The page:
Sleep, Creep, Leap! That’s how peonies roll.
Hailing originally from the Far East, Paeonia officinalis, the beautiful peony has become a favourite around the world.
The explorer Marco Polo described them as being ‘roses as big as cabbages’ when first setting eyes on them. They bring quantities of magnificent large blooms in most colours adding their delicate scent to the garden and your table.
For many years it was well near impossible to get your hands on these elusive lovelies. They need extremely cold weather so that their roots can get cold enough to thrive. Luckily, breeders and growers have been working on herbaceous cultivars that will grow in South Africa.
To start off with, just remember, Rome wasn’t built in a day. It’s quite likely that your perfect peony may just outlive you! Just follow these easy hints and tips and your grandchildren may still have it around in years to come.
The main thing is to understand that they need to become well-established and you’ll need to give a new plant generally three years before it will start producing flowers in profusion. Then these long lived plants – with a little help from you - will in all likelihood flourish for many, many years. Peonies only flower for one month in a year but the beautiful display is definitely worth it.
Peonies need a location where they’ll receive full sun to light dappled shade – preferably morning sun and afternoon shade; especially where it gets really warm on a winter afternoon. Any less light and they won’t bloom as well. Make sure the soil is well-draining. If you’re worried that it may remain too moist after rain add some coarse sand, perlite and peat moss to improve drainage. They’re not happy with wet feet and this may lead to the roots rotting.
Peony root stock looks absolutely nothing like the end result. Instead, they look like gnarly witch fingers to start off with. You’ll plant with the tips of the roots pointing down and the pinkish growing points or ‘eyes’ 1 – 5 cm below soil level – depending on where you live and the climate. If you’re in a much colder region, go deep; warmer, go shallow. The depth measurement is important. If you plant too deep, the roots will grow and foliage will pop up but you may end up with fewer flowers.
As they live for years you’ll need to make sure that you add nutrients so, when planting, add compost to the soil. Once you’ve got them in the ground water well and allow the soil to settle around the roots. This will help anchor the plant for the future. Mulch well with bark chips or compost to maintain a constant temperature but make sure you don’t cover the top of the plant.
Peonies don’t like having to compete for food, light and moisture so do not plant them too close to trees or shrubs. If you’re planting more than one give them a meter space between them to ensure good air circulation and avoid humid air which would give diseases a chance to take hold. Peonies are susceptible to some pests and diseases such as botrytis blight which is a fungus that may cause young shoots to rot and prevent flower buds from developing. However, good spacing and lots of fresh air will help mitigate this issue. If you notice their leaves curling; it’s a sign of stress usually due to lack of water or weather conditions that aren’t quite right. Fortunately, ants aren’t one of the problems. In fact, ants eat the nectar and attack bud eating pests so leave them alone ane let them keep your peony safe.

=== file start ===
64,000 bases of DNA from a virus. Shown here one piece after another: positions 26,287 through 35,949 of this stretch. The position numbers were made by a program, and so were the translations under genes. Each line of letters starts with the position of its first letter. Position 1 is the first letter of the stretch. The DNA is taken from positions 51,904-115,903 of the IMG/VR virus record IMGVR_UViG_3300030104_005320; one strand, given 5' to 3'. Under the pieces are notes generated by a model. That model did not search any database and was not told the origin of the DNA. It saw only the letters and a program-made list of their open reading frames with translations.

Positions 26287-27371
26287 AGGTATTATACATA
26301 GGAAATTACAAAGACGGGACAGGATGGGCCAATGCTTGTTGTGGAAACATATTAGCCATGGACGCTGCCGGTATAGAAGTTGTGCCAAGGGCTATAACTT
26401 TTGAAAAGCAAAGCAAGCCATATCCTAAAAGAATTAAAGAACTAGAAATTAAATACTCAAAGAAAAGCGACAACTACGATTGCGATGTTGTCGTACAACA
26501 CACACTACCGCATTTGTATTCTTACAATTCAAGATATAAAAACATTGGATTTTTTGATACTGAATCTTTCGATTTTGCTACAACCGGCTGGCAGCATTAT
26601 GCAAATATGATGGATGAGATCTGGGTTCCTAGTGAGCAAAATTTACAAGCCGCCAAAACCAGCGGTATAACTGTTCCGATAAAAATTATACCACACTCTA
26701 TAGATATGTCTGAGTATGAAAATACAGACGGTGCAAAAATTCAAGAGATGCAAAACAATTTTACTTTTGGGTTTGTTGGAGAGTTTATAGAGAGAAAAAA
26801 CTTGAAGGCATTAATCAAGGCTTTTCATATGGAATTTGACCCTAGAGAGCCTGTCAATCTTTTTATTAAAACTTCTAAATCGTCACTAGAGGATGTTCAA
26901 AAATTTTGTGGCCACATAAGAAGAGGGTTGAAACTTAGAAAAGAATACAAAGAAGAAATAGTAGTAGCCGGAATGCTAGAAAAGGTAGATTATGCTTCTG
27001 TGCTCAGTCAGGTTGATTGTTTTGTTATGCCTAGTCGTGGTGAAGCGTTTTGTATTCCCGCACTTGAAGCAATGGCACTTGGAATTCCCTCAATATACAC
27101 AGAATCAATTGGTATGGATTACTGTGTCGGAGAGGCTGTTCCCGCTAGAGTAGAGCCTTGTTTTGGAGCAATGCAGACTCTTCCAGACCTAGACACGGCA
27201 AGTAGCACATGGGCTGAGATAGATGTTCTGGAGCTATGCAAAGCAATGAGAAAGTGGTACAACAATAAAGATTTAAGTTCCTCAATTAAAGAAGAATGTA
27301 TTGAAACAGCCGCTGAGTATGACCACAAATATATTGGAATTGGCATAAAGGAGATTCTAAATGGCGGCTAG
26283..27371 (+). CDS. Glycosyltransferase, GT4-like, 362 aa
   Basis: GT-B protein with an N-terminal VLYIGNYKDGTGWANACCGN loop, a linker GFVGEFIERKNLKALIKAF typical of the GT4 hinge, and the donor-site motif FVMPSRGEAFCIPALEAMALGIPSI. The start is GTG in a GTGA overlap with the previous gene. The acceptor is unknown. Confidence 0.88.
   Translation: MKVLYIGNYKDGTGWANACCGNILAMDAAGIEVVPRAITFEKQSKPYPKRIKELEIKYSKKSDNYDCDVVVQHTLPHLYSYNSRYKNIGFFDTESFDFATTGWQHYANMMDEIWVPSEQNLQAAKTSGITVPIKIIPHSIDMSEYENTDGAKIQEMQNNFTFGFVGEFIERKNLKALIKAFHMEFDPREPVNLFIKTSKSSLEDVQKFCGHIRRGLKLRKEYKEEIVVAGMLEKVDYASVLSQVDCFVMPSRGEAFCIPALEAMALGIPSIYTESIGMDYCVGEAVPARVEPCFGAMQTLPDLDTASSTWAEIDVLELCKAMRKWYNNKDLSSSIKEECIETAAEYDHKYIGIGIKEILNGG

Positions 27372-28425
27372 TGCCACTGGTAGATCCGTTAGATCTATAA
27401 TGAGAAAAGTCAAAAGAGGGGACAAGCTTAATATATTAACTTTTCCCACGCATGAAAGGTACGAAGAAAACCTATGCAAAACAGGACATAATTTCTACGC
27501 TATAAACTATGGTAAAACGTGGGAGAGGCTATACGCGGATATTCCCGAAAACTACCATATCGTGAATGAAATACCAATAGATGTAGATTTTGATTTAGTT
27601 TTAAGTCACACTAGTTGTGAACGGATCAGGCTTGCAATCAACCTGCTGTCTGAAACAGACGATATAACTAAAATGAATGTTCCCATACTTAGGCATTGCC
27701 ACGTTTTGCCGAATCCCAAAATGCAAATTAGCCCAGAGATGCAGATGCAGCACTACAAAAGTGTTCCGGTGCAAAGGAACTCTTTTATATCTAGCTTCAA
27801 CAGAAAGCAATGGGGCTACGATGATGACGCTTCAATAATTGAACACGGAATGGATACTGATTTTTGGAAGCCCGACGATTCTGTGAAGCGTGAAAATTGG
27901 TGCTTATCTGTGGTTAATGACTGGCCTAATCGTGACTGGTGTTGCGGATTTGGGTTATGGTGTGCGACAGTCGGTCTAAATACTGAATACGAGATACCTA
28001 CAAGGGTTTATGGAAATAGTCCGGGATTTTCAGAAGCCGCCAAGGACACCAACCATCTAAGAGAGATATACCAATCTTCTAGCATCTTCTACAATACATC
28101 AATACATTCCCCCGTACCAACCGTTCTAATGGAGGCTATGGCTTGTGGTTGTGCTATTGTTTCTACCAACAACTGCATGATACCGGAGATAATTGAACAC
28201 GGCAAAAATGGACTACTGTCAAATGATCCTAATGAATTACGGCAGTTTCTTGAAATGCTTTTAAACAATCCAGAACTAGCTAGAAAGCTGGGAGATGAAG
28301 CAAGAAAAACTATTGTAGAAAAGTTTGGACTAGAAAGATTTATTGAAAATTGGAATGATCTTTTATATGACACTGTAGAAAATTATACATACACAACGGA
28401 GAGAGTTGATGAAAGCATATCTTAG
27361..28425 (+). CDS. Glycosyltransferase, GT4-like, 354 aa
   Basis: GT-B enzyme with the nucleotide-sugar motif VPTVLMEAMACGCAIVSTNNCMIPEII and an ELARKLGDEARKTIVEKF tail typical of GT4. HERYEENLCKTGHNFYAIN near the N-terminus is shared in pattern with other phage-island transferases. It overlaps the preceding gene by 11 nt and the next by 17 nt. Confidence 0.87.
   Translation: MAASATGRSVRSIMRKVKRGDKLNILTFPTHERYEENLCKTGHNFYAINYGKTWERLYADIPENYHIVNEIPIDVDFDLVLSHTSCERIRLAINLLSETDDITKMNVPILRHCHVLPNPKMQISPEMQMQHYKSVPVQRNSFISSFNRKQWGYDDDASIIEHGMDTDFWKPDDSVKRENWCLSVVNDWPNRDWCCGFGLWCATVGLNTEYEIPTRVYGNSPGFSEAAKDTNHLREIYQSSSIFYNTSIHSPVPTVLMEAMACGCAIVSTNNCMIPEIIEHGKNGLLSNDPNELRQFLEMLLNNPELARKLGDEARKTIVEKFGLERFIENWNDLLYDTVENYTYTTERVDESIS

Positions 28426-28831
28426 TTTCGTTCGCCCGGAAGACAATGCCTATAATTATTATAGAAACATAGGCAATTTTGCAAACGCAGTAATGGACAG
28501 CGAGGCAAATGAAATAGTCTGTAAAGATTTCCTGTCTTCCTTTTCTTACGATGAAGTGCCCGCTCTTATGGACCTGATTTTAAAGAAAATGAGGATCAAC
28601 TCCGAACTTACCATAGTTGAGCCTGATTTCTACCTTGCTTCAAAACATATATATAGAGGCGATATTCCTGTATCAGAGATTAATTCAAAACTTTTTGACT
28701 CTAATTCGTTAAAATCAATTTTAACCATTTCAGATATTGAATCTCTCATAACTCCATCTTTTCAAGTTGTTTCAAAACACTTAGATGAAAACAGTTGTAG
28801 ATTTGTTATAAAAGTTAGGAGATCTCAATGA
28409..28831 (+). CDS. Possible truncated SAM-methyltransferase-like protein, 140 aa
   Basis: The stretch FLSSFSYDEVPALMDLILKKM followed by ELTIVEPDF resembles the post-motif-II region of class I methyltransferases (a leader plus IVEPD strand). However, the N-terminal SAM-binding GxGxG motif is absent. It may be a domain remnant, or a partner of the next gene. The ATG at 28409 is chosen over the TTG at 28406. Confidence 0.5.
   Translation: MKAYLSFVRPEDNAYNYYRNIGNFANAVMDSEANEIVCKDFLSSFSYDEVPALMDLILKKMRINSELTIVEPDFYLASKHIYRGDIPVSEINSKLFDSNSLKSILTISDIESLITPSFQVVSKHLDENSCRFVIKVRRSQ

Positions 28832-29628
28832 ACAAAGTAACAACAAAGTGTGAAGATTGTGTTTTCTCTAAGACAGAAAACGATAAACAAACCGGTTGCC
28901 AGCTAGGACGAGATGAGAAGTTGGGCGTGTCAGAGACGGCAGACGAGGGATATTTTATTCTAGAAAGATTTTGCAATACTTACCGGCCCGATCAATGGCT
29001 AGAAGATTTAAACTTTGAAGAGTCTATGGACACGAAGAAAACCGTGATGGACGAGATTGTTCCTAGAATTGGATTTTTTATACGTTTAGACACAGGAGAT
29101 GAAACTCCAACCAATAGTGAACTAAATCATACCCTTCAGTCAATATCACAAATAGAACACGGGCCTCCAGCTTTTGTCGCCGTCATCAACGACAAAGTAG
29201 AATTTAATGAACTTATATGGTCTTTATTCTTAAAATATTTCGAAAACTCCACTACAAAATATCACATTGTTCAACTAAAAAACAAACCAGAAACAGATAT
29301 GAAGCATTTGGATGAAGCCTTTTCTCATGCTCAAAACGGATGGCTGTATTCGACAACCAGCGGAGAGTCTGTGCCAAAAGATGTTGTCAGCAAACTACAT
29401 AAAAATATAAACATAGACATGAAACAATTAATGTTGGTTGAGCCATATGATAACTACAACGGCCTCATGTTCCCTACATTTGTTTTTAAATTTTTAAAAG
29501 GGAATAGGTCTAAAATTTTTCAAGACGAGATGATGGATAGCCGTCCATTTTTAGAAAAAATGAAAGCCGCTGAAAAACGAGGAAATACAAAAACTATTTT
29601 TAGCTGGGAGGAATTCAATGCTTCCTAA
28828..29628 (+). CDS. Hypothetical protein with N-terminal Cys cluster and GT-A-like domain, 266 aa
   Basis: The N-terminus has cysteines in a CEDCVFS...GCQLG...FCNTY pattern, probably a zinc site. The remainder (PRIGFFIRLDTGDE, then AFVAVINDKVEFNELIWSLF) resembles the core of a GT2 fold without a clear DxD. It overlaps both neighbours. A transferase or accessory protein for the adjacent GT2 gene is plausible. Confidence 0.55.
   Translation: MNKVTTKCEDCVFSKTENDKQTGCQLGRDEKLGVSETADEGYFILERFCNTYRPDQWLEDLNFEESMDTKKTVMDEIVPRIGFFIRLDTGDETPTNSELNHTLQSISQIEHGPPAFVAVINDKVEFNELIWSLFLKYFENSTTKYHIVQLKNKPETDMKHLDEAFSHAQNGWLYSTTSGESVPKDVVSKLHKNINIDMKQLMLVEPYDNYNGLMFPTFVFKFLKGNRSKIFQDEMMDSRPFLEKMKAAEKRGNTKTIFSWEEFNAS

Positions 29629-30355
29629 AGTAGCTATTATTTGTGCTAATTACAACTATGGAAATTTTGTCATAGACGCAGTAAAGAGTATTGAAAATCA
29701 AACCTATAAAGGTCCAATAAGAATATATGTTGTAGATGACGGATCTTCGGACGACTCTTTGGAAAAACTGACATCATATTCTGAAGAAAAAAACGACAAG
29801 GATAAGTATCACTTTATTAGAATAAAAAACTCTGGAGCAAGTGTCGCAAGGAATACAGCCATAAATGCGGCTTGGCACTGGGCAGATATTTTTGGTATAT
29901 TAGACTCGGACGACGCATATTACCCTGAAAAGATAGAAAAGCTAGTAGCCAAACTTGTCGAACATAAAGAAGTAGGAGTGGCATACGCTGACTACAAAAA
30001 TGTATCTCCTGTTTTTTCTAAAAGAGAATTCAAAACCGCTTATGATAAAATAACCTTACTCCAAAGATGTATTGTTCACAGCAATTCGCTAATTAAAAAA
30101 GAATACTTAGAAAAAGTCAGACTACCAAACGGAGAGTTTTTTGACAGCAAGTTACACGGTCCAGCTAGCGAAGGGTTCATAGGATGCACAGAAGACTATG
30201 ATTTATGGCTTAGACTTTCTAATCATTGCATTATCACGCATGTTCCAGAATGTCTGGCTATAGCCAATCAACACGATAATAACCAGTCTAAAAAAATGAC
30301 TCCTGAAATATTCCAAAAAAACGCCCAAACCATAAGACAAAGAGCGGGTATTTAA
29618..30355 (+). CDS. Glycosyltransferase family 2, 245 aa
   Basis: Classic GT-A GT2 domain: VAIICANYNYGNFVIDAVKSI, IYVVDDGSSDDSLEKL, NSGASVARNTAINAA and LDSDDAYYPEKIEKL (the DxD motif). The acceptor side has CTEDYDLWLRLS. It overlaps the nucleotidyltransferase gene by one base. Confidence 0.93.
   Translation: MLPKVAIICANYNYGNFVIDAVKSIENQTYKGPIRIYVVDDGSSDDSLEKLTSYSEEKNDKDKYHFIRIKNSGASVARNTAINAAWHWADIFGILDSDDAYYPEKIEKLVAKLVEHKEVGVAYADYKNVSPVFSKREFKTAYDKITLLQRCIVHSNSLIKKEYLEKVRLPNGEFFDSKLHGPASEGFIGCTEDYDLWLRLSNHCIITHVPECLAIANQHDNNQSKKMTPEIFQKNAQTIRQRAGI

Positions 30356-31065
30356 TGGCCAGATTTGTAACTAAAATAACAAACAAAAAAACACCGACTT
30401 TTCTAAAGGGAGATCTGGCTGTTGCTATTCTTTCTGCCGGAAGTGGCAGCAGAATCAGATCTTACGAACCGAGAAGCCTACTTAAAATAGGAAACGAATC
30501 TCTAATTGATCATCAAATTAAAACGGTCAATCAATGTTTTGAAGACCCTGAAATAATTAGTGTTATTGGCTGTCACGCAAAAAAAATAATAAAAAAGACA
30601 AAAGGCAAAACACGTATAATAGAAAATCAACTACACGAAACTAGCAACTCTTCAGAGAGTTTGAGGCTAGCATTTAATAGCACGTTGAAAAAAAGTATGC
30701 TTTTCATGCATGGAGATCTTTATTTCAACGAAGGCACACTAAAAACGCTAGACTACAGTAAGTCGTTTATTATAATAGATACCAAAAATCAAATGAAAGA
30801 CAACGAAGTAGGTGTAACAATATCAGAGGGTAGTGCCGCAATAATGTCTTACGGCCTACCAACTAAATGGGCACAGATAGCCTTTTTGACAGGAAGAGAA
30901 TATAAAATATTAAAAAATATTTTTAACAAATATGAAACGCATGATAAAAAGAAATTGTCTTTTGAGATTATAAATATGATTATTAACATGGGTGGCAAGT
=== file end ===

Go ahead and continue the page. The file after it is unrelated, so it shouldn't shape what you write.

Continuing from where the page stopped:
Then wait for spring! When the foliage comes through it looks like red or bright pink asparagus shoots but they will soon change to green as the leaves develop. It is important to remember that you may not get any or many buds or flowers in the first couple of years. This is a waiting game so try not to be too disappointed.
If you want large flowers remove the side-buds that develop near the base of each terminal bud.
However, to prolong the blooming season leave the side-buds alone — they will bloom later than the terminal buds. If you’re cutting for the vase, make sure that you leave at least three buds on every stem. If you remove half the blooms from any clump it could crucially damage the food reserves.
Thereafter, water your perfect peonies during the growing season if it doesn’t rain. Remember that a deep watering every 5-7 days is better than giving them a bit every couple of days. If your soil is poor, feed in summer after they’ve bloomed with a liquid fertiliser and possibly (if you don’t have digging dogs) give them a boost with some bonemeal 3 – 4 times a year.
Deadhead them as soon as the blooms begin to fade. Once flowering is over they make a lovely low hedge with glossy leaves which should last all summer, turning purplish-red or golden in autumn.
These babies need some serious chill time and a fairly long dormancy period. Cut off foliage in mid-May to simulate dormancy and avoid any overwintering diseases. Make sure you’ve marked where the root is so you don’t mistakenly dig it up. Then leave them alone. Don’t transplant any of them if you want to see flowering that year.
If you’re growing in containers you’ll need quite a large container as the root systems get pretty big over time. Ensure it has plenty of drainage holes and remember you’ll probably have to water more frequently than ground-planted plants as containers do dry out fairly quickly. Pots do have the advantage of keeping the roots cooler if you put them in the right spot and you can move them around to the right place.
Above all - Just be patient.